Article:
New Year’s Eve

“It’s About Time,” Bob Ryder


“The mass of men lead lives of quiet desperation.”  Henry David Thoreau

“The present moment is the only moment available to us and it is the door to all other moments.”  Thich Nhat Hanh

“If the only prayer you ever say in your whole life is ‘thank you,’ that would suffice.” Meister Eckhart

“Life is what happens while you’re busy making other plans.” Allen Saunders / John Lennon

“Life moves pretty fast. If you don’t stop and look around once in a while, you could miss it.”  Ferris Bueller

How could we not take the occasion on this last day of the year to consider the spirituality of time?  We’ve done it before, of course, but the subject is always worthy of coming back to now and then.  I’ll be inviting your responses in a few minutes, so do feel welcome to use something I say as a springboard for a thought you might like to share. It could be a resolution if you like, or something important you learned in 2017. For my part, this is an exercise in anticipatory retrospection, and I’ll begin by telling you that milestones like New Year’s Eve prompt me to take stock. I wonder whether I made the most of the year that’s just past. I wonder what possibilities I maybe let slip by under-appreciated. One of the things I hope for is to be able to turn the page on any given year with gratitude rather than regret – or worse – apathy, gratitude for having paid attention. I so want to be able to remember moments and relationships and experiences comforted in the knowledge that I was mindful of them; that I didn’t discount love or friendship; that I had the wherewithal to grieve with my fellows when tragedy struck; that I marveled at landscapes and encounters that were at once beautiful or meaningful yet subtle enough to be missed were I distracted by unimportant crap. Sometimes I’ll wake up in the middle of the night, as I did last night, to find Susan and I are holding hands, that we reached out to each other as we slept. Coming to the end of a calendar year reminds me of how very short and fragile life is, and that such moments are to be treasured as they happen.

I want to show you a video.  This is a highlight from the final round of the 1995 Open Championship at St. Andrews in Scotland.  At this very late stage in the tournament, John Daly has the lead in the clubhouse, and the only player left in the field with a chance to tie or beat him is Constantino Rocca.  To do so Rocca must make one of his next 2 shots – either a chip shot from a short distance off the green, which you’ll see as the clip begins, or a putt of whatever length is left in the event he does not make the chip shot.  Watch this…


That was an iconic moment in golf history. As it happens, John Daly won the 4-hole playoff that followed that amazing putt, defeating Constantino Rocca decisively. The reason I showed the clip was not so much for the sake of an amazing athletic performance under pressure, nor even for the very appropriate elation Mr. Rocca experienced in that moment. Rather, I shared it as prelude to an interview with Mr. Rocca that took place later that summer.  That September, Sports Illustrated reporter Rick Reilly was visiting with Mr. Rocca in advance of the Ryder Cup tournament scheduled for that fall.  As they were talking, Reilly noticed Rocca’s 4-year-old son Francesco nearby.  Looking out the window, he saw the boy dragging a putter – the putter – in the nearby driveway.  Startled, Reilly asked…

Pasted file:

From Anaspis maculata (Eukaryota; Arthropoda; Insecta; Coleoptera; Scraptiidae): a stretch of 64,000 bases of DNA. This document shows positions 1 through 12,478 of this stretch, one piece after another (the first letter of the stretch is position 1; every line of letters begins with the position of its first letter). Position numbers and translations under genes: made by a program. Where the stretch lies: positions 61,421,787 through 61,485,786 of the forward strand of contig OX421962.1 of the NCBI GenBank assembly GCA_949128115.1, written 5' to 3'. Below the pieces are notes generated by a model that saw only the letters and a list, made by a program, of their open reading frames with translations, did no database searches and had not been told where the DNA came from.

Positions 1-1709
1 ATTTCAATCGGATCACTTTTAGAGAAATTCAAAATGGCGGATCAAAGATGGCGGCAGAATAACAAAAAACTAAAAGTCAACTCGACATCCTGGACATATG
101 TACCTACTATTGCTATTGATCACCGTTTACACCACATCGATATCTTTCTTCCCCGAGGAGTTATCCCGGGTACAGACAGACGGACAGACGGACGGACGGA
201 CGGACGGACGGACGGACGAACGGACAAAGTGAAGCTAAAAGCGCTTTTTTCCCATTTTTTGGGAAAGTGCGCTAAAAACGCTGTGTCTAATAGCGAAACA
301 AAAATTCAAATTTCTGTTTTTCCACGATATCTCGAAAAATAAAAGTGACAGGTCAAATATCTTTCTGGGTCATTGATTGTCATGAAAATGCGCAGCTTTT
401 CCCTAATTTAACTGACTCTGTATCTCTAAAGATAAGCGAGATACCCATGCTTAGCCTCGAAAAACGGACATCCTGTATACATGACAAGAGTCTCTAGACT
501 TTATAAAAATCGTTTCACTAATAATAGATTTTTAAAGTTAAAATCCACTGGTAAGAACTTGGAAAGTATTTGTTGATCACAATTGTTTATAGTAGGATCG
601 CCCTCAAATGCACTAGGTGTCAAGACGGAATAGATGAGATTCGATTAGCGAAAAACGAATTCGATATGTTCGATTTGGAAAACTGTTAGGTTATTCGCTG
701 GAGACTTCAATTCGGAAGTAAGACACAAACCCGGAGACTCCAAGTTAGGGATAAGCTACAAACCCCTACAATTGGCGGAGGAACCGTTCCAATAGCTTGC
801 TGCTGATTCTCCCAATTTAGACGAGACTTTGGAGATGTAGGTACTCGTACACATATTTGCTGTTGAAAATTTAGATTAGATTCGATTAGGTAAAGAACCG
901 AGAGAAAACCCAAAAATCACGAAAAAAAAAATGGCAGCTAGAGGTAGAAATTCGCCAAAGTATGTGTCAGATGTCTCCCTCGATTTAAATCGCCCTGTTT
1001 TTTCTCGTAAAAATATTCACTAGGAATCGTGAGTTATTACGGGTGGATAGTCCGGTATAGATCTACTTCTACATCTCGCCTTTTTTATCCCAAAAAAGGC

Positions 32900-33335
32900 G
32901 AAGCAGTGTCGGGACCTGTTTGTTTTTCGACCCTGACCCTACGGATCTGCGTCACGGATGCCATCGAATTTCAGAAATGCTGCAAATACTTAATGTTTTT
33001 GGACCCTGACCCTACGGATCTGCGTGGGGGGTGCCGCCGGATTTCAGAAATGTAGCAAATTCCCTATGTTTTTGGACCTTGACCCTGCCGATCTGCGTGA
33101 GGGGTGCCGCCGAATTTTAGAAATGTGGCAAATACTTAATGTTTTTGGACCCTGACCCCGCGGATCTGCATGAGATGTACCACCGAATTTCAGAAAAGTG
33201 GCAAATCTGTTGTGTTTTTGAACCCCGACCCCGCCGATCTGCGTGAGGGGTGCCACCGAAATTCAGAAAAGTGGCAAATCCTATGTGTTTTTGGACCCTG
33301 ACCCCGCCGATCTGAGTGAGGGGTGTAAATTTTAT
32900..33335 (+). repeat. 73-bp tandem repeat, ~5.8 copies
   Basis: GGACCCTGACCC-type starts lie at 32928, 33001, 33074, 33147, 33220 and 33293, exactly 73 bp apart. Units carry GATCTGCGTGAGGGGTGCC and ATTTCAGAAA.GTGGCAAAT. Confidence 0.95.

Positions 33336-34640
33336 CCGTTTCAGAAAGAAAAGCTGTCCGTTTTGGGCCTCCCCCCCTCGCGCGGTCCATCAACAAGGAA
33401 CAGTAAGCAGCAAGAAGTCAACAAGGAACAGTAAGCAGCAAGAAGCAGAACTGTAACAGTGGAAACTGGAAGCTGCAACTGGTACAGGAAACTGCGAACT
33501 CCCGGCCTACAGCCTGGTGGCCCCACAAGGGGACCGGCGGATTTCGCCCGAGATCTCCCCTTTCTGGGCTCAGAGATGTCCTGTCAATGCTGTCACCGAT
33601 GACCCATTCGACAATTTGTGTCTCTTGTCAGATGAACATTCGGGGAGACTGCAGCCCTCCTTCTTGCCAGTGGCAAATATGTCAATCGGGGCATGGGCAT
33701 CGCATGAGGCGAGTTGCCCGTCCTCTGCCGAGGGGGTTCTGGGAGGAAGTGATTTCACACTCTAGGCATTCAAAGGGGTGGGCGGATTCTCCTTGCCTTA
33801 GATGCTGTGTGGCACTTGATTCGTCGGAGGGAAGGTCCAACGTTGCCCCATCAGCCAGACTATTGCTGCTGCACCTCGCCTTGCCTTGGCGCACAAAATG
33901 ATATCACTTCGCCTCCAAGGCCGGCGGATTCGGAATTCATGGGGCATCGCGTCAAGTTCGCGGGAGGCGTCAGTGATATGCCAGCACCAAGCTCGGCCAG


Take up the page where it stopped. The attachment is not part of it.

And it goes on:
“Signore Rocca, is that your putter your son is dragging along the cobblestones?

“Si,” said Rocca, laughing with a tableful of friends and relatives around him.

Isn’t that the putter with which you made the historic 65-foot putt on the 72nd hole at St. Andrews this summer?

“Si, si,” Rocca says.

You gave it to him?

“No,” Rocca says chuckling.

Reilly gapes at him in silence.

“My friend,” says Rocca as little Francesco wanders off,

dragging and scraping the putter behind him. “I have hundreds

of putters, but I have only one son.”

Can you imagine a more admirable perspective?  I submit to you – that is the sort of thing you hear from someone who’s paying attention.  That’s the point of view I want to recall having practiced when moments come for taking stock of my spirituality. Was I more invested in people than in things? Was I kind when I had a choice? Did I listen when I had the chance to speak? Was I patient? Was I creative? Was I generous? Was I brave? There’s something about passing a temporal milestone like New Year’s Eve that suggests to me these are the questions to be asking. These are the patterns of behavior we want to be striving for.

Today happens to be Susan’s and my 31st wedding anniversary. Like New Year’s Eve, it too prompts me to look back and learn from occasions for which I was physically in attendance but perhaps not fully present spiritually. For example, when Susan needs me to change personal plans, am I gracious about that? I want to be. When she comes up against a challenge for which she needs my assistance, do I experience that as an inconvenience, or do I think of it as my challenge, too? Part of the value in remembering the times of our lives is to notice what we might prefer to do differently when the chance presents itself again. 31 years – they’ve gone by in a blink, and I confess if I had it to do over I’d have made more of some of the experiences we’ve shared. Again, for instance, I’m deeply grateful for having been good friends with Susan’s parents while they were alive. Yet with the benefit of hindsight, I recognize moments when I allowed trivial pursuits to distract me from opportunities to enjoy and learn from them. Given another chance, I’d have tried to cultivate more opportunities for hearing Jerry talk about his experiences in the second world war, and as a little boy growing up in the great depression. Given a do over, I’d have listened more carefully and more often to understand how Phyllis managed to be the kindest and most generous person I ever knew even having endured a difficult relationship with her mother for most of her life.